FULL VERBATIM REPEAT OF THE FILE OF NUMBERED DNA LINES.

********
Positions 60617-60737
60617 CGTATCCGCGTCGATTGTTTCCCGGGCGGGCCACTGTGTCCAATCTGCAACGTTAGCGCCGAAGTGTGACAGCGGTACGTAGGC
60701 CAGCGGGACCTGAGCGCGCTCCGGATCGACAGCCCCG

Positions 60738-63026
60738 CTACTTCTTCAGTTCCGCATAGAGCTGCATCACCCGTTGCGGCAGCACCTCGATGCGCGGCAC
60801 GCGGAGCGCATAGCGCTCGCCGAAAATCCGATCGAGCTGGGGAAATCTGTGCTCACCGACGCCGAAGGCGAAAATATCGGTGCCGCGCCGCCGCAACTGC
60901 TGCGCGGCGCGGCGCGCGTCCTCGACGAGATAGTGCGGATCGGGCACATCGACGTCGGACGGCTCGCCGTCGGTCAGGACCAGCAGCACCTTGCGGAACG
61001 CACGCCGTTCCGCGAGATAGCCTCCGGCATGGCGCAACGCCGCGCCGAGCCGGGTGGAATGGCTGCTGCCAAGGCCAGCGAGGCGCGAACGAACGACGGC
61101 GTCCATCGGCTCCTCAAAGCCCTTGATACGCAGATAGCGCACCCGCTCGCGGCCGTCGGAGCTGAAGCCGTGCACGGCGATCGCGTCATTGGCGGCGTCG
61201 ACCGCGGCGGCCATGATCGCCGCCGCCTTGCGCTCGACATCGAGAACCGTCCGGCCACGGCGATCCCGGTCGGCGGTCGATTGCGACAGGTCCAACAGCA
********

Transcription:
Positions 60617-60737
60617 CGTATCCGCGTCGATTGTTTCCCGGGCGGGCCACTGTGTCCAATCTGCAACGTTAGCGCCGAAGTGTGACAGCGGTACGTAGGC
60701 CAGCGGGACCTGAGCGCGCTCCGGATCGACAGCCCCG

Positions 60738-63026
60738 CTACTTCTTCAGTTCCGCATAGAGCTGCATCACCCGTTGCGGCAGCACCTCGATGCGCGGCAC
60801 GCGGAGCGCATAGCGCTCGCCGAAAATCCGATCGAGCTGGGGAAATCTGTGCTCACCGACGCCGAAGGCGAAAATATCGGTGCCGCGCCGCCGCAACTGC
60901 TGCGCGGCGCGGCGCGCGTCCTCGACGAGATAGTGCGGATCGGGCACATCGACGTCGGACGGCTCGCCGTCGGTCAGGACCAGCAGCACCTTGCGGAACG
61001 CACGCCGTTCCGCGAGATAGCCTCCGGCATGGCGCAACGCCGCGCCGAGCCGGGTGGAATGGCTGCTGCCAAGGCCAGCGAGGCGCGAACGAACGACGGC
61101 GTCCATCGGCTCCTCAAAGCCCTTGATACGCAGATAGCGCACCCGCTCGCGGCCGTCGGAGCTGAAGCCGTGCACGGCGATCGCGTCATTGGCGGCGTCG
61201 ACCGCGGCGGCCATGATCGCCGCCGCCTTGCGCTCGACATCGAGAACCGTCCGGCCACGGCGATCCCGGTCGGCGGTCGATTGCGACAGGTCCAACAGCA